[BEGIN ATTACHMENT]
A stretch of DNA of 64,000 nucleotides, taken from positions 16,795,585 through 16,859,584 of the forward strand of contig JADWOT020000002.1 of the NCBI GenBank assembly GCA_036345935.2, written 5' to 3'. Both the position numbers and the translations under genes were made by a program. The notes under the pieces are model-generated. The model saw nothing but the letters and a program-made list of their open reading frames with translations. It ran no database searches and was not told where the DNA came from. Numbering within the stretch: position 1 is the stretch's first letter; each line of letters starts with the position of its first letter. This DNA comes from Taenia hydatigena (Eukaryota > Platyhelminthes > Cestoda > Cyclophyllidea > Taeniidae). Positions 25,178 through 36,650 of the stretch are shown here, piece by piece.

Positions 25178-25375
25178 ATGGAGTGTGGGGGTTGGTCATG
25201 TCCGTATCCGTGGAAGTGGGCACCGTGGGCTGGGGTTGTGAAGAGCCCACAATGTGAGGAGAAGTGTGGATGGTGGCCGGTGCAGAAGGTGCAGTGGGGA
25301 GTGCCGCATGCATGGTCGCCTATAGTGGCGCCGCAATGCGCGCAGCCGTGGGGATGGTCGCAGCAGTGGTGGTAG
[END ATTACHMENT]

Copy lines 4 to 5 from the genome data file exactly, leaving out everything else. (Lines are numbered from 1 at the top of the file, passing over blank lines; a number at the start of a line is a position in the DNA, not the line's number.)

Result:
25201 TCCGTATCCGTGGAAGTGGGCACCGTGGGCTGGGGTTGTGAAGAGCCCACAATGTGAGGAGAAGTGTGGATGGTGGCCGGTGCAGAAGGTGCAGTGGGGA
25301 GTGCCGCATGCATGGTCGCCTATAGTGGCGCCGCAATGCGCGCAGCCGTGGGGATGGTCGCAGCAGTGGTGGTAG